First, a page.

El Perro Del Mar
Love Is Not Pop •••½
The Control Group
Love is not pop, Sarah Assbring proclaims, and neither is this, the most recent offering from her alter ego El Perro Del Mar. Listen to it though and you could be forgiven for thinking otherwise; the album is replete with sharp hooks, bittersweet melodies, memorable choruses and soaring key changes. However, such traditional pop tropes are threaded through a web of complex, despondent songs to create a thematically sorrowful album that touches on the uncomfortable issues of loneliness, relationship trauma and the inability to form meaningful bonds. Love is clearly some distance away from easy-breezy singalongs to Assbring, and her voice betrays such a genuinely troubled and dejected nature that the ensemble is lent an authenticity lacking in many of her contemporaries.
Opener ‘I Gotta Get Smart’ is a firm standout. A surprisingly sunny slice of dream-pop that references the ‘soundcsape’ guitars of My Bloody Valentine, its sweet melody actually belies the tale of a love affair foregone in favour of logic, as head wins out over heart. “We both know it’s better to part,” she opines midway, leading into the track’s rousing finale with the repeated phrase “go on”, as the implied lover is encouraged to leave to the strains of a maraca-led outro. After 2008’s disappointing From The Valley To The Stars, ‘I Gotta Get Smart’ reconnects Assbring with her greatest talent – that is, coating her miserabilist themes with a comforting, palatable layer of twee – and brings it to the fore.
The final seconds of ‘I Gotta Get Smart’ take on a noticeably bleaker toner, which rather appropriately leads us into recent single ‘Change Of Heart’. Here, Assbring showcases her propensity for top-notch gloom as bass heavy, synth-driven shoegaze gives way to her trademark repetitious lyrics, echoic choir-song and lightly distorted vocals, all of which is tied together by a tight composition. It’s a joyously retrospective piece, despite Assbring’s vocals being pitched at their most uncomfortably pained, and the result is the creation of a delightfully downbeat mood that manages to be neither depressive nor distancing.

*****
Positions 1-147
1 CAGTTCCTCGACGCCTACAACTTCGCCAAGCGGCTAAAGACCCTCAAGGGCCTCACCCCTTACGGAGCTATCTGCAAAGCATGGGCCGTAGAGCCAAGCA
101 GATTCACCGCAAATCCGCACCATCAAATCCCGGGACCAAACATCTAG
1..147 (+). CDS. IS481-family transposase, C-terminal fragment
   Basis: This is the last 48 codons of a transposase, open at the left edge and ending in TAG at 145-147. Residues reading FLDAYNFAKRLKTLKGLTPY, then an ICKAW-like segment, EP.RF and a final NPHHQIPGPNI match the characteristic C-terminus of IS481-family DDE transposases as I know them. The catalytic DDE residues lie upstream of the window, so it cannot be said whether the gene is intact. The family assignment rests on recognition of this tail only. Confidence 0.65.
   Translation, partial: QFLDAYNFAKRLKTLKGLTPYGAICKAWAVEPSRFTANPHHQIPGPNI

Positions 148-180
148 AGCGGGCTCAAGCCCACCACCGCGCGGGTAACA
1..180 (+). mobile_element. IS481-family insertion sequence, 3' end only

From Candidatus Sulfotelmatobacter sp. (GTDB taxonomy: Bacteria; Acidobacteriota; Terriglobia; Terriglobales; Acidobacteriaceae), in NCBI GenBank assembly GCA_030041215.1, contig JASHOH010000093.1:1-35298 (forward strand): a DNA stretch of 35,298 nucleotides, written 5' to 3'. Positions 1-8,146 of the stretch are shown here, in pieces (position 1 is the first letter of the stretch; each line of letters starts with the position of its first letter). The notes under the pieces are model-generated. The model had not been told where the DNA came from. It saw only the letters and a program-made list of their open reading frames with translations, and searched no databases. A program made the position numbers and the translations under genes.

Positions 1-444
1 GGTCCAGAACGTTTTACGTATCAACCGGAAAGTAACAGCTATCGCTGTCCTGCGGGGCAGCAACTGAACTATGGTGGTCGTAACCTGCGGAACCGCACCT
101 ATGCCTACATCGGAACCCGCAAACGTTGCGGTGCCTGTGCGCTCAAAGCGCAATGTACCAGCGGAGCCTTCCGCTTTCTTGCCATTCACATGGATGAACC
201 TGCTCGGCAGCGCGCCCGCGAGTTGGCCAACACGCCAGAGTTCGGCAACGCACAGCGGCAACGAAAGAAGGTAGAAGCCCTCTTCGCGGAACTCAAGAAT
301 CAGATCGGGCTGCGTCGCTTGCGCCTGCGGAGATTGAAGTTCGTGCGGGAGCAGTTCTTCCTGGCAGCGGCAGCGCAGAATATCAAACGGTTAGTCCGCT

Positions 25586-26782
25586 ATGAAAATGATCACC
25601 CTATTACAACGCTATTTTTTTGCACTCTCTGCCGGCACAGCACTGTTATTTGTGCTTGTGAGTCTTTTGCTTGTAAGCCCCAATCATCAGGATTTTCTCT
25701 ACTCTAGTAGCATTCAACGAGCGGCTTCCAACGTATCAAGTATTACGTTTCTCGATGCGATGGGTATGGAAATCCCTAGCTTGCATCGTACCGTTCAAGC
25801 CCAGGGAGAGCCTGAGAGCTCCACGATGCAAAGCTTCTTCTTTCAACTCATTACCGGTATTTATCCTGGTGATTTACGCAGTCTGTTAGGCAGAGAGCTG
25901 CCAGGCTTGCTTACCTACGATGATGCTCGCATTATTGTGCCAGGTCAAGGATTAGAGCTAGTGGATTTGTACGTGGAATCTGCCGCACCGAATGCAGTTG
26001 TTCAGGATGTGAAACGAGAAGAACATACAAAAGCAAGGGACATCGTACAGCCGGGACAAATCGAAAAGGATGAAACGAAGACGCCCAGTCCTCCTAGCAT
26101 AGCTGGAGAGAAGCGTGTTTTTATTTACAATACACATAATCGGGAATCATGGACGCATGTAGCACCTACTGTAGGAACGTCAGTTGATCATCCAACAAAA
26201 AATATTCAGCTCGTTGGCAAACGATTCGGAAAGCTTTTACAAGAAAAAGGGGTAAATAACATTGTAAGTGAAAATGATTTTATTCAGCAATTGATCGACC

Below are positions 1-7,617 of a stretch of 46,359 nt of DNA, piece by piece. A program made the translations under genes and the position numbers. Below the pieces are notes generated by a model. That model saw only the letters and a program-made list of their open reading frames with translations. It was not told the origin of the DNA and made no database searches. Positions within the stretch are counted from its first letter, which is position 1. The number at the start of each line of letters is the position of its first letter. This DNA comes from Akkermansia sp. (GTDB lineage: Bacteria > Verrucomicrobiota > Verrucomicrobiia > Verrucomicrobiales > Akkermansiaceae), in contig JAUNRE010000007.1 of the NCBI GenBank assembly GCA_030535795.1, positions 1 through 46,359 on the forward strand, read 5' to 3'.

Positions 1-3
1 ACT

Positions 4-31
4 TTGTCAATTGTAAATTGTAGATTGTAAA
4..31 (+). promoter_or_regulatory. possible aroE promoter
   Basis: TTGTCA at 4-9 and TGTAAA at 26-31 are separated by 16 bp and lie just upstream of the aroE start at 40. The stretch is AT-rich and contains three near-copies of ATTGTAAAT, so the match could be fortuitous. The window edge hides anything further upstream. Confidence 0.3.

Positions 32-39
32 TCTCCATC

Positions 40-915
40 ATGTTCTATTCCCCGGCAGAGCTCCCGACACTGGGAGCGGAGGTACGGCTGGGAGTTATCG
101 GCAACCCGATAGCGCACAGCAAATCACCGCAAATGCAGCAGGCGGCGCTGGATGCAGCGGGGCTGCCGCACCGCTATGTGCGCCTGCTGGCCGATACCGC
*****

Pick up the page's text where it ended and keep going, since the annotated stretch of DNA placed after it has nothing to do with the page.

Elsewhere, ‘Heavenly Arms’, which is heavily reliant on plodding piano and frenetic claps and beats, features an impossibly smooth and pretty chorus that builds to a reverential hand-clapping, bass-slapping finale. The tempo increase comes so close to being danceable and rousing that it strays toward something akin to Florence + The Machine, but thankfully stays true to El Perro Del Mar’s interloper status. ‘It Is Something (To Have Wept)’ is the album’s only noticeably poor track; an irritatingly drab vocal reminiscent of a lazy church hymn is doubled with an equally sombre piano–synth combo that fails to muster any energy or emotion and falls very flat when placed next to its more exciting companions.
Standing at a modest seven tracks in length (not including the numerous bonus remixes on offer at various digital retailers), Love Is Not Pop is not quite substantial enough to forge an identity all its own, but it doesn’t outstay its welcome either. It’s consistently pleasing but fails to really break new ground, never reaching beyond what Assbring already achieved with her debut. Where Love Is Not Pop succeeds, however, is in refining and providing an ideal outlet for the El Perro Del Mar brand of misery-pop, which, as seasonally appropriate and touching as it is, offers very little respite from its own palpable sense of tragedy.
UK release date: 06/10/09; www.myspace.com/elperrodelmar
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